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  9. What a fabulous post. It really does show the beauty and simplicity in the mundane and 'normal' side of life
    Thankyou.
    Cassandra xx

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  10. Only the other day I was listening to reports of how long it took to have power restored in South Australia after a storm. I think we are really lucky with Energex as they seem to get straight out there and I guess they are well prepared since we do get massive storms. The drug raid is a hit scary but at least those neighbours will be gone if the swat team were there - well I hope so!! Interesting that you have to make an insurance claim on a power pole - is it not the property of Energex? Just as an aside I have a friend who is an accountant and she said she is shocked by how many people don't have house/ contents insurance. You hope you never need it but I'd hate to be without. Glad everyone was safe and I love your backyard.

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    1. It is the pole on our property, Shangri La, not the street pole. On these large blocks, the line doesn't run straight to the house. It connects to a pole about half way into the property and then to the house. When the lines came down they must have yanked the line going to our pole and now our pole is standing at an angle.

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  11. I truly look forward to each and every post, Rhonda. Always inspired in some way. I have been working through the January chapter in The Simple Home while reading through Down to Earth. My home (and my sanity) is already better for it! Working on my home folder.
    I always like to peek into your kitchen...Am inspired by the pics today. I noticed the change of curtains from the embroidered ones. I'm also working on knitting new dishcloths - the weave one in your book, as I found I liked the feel of it better than others I tried.
    So often wish we could sit and visit... You have meant so much to me and the betterment of my home and life.
    Hugs from Sarah in New Mexico, USA

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    1. Hi Sarah, I still have the ones I embroidered, I'll use them on something else at some stage. I'm really pleased the book is working well for you. xx

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  12. I certainly enjoyed your post, dear Rhonda.. It is nice to live on a quiet street even if your are surprised every now and then.. Love reading your everyday chores and daily living.. Your pics are always wonderful and I wanted to mention how sweet your profile pic is.. Have a great week, my friend.. xo

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  13. Though not as dramatic as yours, we recently had our normally peaceful haven intruded on by logging on a large tract of land about 1/2 mile away, which went on for several weeks. It seems they're done now, so we're back to our usual peace and quiet. I like your power outage standard :o).

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  14. I love reading about your daily life.
    In this case - very interesting times over the past week.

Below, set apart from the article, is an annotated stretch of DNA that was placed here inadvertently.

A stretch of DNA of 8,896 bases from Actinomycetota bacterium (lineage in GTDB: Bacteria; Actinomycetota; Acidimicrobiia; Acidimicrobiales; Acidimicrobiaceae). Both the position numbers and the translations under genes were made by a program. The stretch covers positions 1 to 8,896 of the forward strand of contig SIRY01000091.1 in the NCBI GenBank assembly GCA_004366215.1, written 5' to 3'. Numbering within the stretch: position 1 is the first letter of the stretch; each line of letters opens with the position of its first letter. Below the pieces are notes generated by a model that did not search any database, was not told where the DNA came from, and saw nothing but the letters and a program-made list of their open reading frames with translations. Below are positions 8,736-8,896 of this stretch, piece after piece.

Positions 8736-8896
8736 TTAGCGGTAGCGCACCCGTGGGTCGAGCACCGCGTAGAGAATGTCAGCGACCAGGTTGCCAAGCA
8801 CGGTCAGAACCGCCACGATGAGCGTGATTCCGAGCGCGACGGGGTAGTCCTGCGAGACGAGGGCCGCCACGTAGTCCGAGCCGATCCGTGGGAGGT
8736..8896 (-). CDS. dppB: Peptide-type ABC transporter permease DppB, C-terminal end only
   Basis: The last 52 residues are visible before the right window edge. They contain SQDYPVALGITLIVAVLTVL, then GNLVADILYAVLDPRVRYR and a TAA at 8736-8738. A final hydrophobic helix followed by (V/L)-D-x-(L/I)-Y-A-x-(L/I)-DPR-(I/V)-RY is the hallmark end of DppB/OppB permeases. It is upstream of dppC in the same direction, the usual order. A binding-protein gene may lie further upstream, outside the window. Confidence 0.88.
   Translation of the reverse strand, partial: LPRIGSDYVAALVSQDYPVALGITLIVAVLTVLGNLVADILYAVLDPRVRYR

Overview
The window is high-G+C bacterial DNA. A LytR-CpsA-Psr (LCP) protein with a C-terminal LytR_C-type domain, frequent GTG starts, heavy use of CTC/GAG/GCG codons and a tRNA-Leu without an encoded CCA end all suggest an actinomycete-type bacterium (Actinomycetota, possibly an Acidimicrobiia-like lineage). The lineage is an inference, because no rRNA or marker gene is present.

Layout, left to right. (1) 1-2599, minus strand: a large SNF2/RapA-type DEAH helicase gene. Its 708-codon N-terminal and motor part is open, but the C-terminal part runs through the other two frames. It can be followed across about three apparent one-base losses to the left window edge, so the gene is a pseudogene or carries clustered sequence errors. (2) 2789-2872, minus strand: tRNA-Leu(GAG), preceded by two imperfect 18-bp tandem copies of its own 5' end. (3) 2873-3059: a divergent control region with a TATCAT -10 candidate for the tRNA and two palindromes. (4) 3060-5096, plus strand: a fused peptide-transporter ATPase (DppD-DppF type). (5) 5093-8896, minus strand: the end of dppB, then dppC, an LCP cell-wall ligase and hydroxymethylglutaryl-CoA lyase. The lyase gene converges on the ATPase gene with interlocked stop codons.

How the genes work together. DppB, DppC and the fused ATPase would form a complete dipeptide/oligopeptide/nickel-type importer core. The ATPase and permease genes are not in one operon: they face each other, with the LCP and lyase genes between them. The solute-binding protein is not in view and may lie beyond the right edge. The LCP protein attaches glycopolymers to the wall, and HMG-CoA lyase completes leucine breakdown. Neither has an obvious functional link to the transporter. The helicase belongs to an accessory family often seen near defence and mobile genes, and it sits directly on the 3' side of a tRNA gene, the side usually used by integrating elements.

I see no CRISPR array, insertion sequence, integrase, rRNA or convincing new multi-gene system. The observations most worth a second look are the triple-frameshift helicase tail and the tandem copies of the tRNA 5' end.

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  15. Love your posts, Rhonda!
    So lovely, so simple, so peaceful, so wonderfully normal & set apart from the way most of the rest of the world lives.
    Thanks so much!
    ~Sue

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  16. Our power was out for several hours on friday after a big wind storm. I heard that some people didnt get theirs back for 3 days! My inlaws house also had a power pole come down that no one seems to know why. Looks like the week for bad power.

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  17. Lovely post Rhonda, it is nice to have that secure place to hide away from the horrors outside in the big nasty world sometimes. I only watch the news 2 times a week but each time I do someone has committed a violent act against someone else, it is really sad to hear. Your salad plate looks yummy, inspiration for another meal. We too had a pole in our yard due to the long distance back from the street to our house, glad we never had a problem with it as they can cost thousands.Pleased to hear you are settling into a routine looking after little Gracie, she looks a real character. best wishes from Judi

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  18. Never a dull moment eh? Glad you hyggying safely xxx

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  19. Love this post Rhonda. We had the power out for four DAYs recently (the whole of South Australia was blacked out!). Because of our pantry, our garden, our stockpile and our routines, we survived quite well. We lost the contents of our freezers and some medicines, and we couldn't get cash from the ATM. No telephones, as our batteries ran out and no internet. It makes you realise how much we have become reliant on electricity - but at the same time, how resilient you can be when you have to. Fortunately, the hospital has their own back up generator, but the surgeries, supermarkets etc were all closed. No drug busts though 😻

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  20. HI Rhonda! It's been awhile since I stopped by but now that I have returned home full-time I am trying to get back to reading blogs and posting to my own more. We had that same experience with Federal Marshals coming in the night to capture a man that had been staying two houses down from us... scarey. It's hard to avoid the violence but I don't invite it in either. We are preparing to sell our house as Scott got a new job in the upstate of South Carolina and have been living in a small cottage owned by Scott's sister this past year. We've learned that living with less is so much easier.

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  21. Such turmoil around your peaceful home, I'm glad you are all safe! Your egg salad looks so delicious, I love a big cup of tea too but mine has a dash of skim milk added. My dishcloth pile needs some new ones as a lot are looking a bit tatty now.
    Looking forward to your knitting post. :)

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  22. Rhonda, I cannot begin to tell you how calming I find your posts....yes, even this one, with power outages and a police drug raid!!! Thankyou!!